from Wiktionary, Creative Commons Attribution/Share-Alike License
- adj. Alternative form of lusorious.
from The Century Dictionary and Cyclopedia
- Used in play or in sports or games; playful: as, lusory methods of instructing children.
Sorry, no etymologies found.
The sixth and fifth centuries BC saw an unparalleled display of such visions by poets, prophets, and thinkers such as Confucius, Buddha, Zoroaster, Lao-Tse, and Socrates, often challenging ordinary perceptions as il lusory and describing other, distinctive, paths to true happiness.
Re game-intent, I think the point per Suits is that the lusory attitude of the gamer requires a certain respect for a separate and unconventional set of game rules that diverge from those that structure conventional behaviors.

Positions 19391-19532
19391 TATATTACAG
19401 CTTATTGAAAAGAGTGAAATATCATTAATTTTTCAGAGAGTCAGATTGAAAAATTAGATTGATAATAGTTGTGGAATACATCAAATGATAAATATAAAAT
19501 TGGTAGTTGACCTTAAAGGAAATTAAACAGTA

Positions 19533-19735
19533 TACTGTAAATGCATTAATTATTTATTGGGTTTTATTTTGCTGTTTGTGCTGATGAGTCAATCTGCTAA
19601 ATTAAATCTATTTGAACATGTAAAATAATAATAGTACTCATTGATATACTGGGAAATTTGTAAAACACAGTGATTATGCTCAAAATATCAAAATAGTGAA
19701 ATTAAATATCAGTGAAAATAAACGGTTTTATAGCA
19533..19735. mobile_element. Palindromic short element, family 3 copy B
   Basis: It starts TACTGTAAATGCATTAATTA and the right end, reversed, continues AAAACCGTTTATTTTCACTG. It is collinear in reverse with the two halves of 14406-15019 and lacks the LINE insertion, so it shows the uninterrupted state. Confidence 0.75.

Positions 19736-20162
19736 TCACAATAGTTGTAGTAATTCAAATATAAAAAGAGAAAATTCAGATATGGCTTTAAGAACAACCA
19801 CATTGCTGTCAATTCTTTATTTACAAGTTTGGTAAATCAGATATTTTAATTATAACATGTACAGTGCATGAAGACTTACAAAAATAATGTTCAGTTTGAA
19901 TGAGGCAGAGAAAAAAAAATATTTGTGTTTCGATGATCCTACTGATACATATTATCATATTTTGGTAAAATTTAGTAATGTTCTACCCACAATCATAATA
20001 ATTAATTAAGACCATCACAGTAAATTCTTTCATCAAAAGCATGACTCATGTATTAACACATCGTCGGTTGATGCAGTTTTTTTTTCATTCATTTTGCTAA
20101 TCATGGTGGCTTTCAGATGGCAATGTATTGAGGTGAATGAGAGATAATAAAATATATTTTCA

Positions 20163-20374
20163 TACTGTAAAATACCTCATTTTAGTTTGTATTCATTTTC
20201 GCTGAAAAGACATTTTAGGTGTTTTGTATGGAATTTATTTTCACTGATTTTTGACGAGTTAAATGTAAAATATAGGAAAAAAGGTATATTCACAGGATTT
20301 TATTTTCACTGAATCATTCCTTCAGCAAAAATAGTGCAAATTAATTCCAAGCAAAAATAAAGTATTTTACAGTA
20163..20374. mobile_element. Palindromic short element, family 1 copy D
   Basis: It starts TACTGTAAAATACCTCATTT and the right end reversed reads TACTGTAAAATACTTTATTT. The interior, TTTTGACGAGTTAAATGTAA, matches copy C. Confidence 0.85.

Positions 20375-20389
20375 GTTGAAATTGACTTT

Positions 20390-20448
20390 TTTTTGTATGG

Serviceability for these lusory institutions requires sedulous training or breeding.
Perhaps it is Homer, in his battle of the _Frogs and Mice_, and Virgil in the poem on a _Gnat_, attributed to him, who have given birth to these lusory poems.
To prevent quarrels Canaan was divided by lot; and, if lusory lots had not profaned this way of appeal to Providence, perhaps it might be very well used now for the deciding of many controversies, both to the honour of God and the satisfaction of the parties, provided it were done with prayer and due solemnity, this and some other scriptures seeming to direct to it, especially Acts i.